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In mathematics, the Gibbs phenomenon (also known as ringing artifacts), named after the American physicist J. Willard Gibbs, is the peculiar manner in which the Fourier series of a piecewise continuously differentiable periodic function f behaves at a jump discontinuity: the nth partial sum of the Fourier series has large oscillations near the jump, which might increase the maximum of the partial sum above that of the function itself. The overshoot does not die out as the frequency increases, but approaches a finite limit.
## Description

## Formal mathematical description of the phenomenon

# frac{1}{2} a_0 + sum_{n

1}^N left(a_n cosleft(frac{2pi nx}{L}right) + b_n sinleft(frac{2pi nx}{L}right) right)## The square wave example

The three pictures on the right demonstrate the phenomenon for a square wave whose Fourier expansion is

- $sin(x)+frac\{1\}\{3\}sin(3x)+frac\{1\}\{5\}sin(5x)+dotsb$

More precisely, this is the function f which equals $pi/4$ between $2npi$ and $(2n+1)pi$ and $-pi/4$ between $(2n+1)pi$ and $(2n+2)pi$ for every integer n; thus this square wave has a jump discontinuity of height $pi/2$ at every integer multiple of $pi$.

As can be seen, as the number of terms rises, the error of the approximation is reduced in width and energy, but converges to a fixed height. A calculation for the square wave (see Zygmund, chap. 8.5., or the computations at the end of this article) gives an explicit formula for the limit of the height of the error. It turns out that the Fourier series exceeds the height $pi/4$ of the square wave by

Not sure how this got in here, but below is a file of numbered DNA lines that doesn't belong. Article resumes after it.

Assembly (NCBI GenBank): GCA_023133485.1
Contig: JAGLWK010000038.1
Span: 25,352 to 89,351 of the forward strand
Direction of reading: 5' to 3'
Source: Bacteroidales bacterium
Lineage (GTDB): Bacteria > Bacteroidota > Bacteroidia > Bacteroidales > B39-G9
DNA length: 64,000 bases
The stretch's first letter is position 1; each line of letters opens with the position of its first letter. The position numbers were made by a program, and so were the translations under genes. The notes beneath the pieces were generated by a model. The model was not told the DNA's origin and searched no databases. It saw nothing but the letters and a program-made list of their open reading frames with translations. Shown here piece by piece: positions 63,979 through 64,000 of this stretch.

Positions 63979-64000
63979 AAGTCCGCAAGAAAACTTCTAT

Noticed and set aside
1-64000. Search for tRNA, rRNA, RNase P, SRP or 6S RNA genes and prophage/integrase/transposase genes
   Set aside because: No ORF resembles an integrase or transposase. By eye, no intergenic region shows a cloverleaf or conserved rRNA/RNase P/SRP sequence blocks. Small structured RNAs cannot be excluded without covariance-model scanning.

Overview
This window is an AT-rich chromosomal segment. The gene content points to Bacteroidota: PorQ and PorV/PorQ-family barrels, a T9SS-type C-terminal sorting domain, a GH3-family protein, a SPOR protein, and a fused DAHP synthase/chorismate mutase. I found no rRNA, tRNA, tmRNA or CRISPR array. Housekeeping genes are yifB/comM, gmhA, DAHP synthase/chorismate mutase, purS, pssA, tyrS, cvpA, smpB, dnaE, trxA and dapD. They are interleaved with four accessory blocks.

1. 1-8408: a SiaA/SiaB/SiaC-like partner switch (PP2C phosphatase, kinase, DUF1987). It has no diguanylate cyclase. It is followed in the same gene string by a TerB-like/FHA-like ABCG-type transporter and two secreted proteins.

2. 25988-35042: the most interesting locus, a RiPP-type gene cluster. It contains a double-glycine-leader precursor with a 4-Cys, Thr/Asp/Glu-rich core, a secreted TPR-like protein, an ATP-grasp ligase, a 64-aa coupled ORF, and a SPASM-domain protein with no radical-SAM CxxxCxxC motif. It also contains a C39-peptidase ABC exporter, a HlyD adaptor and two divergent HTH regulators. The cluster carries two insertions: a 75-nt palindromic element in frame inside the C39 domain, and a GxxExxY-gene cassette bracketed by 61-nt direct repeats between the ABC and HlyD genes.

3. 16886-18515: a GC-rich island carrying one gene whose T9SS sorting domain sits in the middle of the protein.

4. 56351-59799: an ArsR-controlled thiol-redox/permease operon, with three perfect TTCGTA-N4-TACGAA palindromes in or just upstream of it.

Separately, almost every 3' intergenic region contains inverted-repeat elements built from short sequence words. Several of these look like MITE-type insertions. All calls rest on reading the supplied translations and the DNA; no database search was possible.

- $frac\{1\}\{2\}int\_0^pi\; frac\{sin\; t\}\{t\},\; dt\; -\; frac\{pi\}\{4\}\; =\; frac\{pi\}\{2\}cdot\; (0.089490dots)$

or about 9 percent. More generally, at any jump point of a piecewise continuously differentiable function with a jump of a, the nth partial Fourier series will (for n very large) overshoot this jump by approximately $a\; cdot\; (0.089490dots)$ at one end and undershoot it by the same amount at the other end; thus the "jump" in the partial Fourier series will be about 18% larger than the jump in the original function. At the location of the discontinuity itself, the partial Fourier series will converge to the midpoint of the jump (regardless of what the actual value of the original function is at this point). The quantity

- $int\_0^pi\; frac\{sin\; t\}\{t\}\; dt\; =\; (1.851937052dots)\; =\; frac\{pi\}\{2\}\; +\; pi\; cdot\; (0.089490dots)$

The Gibbs phenomenon was first noticed and analyzed by the obscure Henry Wilbraham. He published a paper on it in 1848 that went unnoticed by the mathematical world. It was not until Albert Michelson observed the phenomenon via a mechanical graphing machine that interest arose. Michelson developed a device in 1898 that could compute and re-synthesize the Fourier series. When the Fourier coefficients for a square wave were input to the machine, the graph would oscillate at the discontinuities. This would continue to occur even as the number of Fourier coefficients increased.

Because it was a physical device subject to manufacturing flaws, Michelson was convinced that the overshoot was caused by errors in the machine. In 1898 J. Willard Gibbs published a paper on Fourier series in which he discussed the example of what today would be called a sawtooth wave, and described the graph obtained as a limit of the graphs of the partial sums of the Fourier series. Interestingly in this paper he failed to notice the phenomenon that bears his name, and the limit he described was incorrect. In 1899 he published a correction to his paper in which he describes the phenomenon and points out the important distinction between the limit of the graphs and the graph of the function that is the limit of the partial sums of the Fourier series. Maxime Bôcher gave a detailed mathematical analysis of the phenomenon in 1906 and named it the Gibbs phenomenon.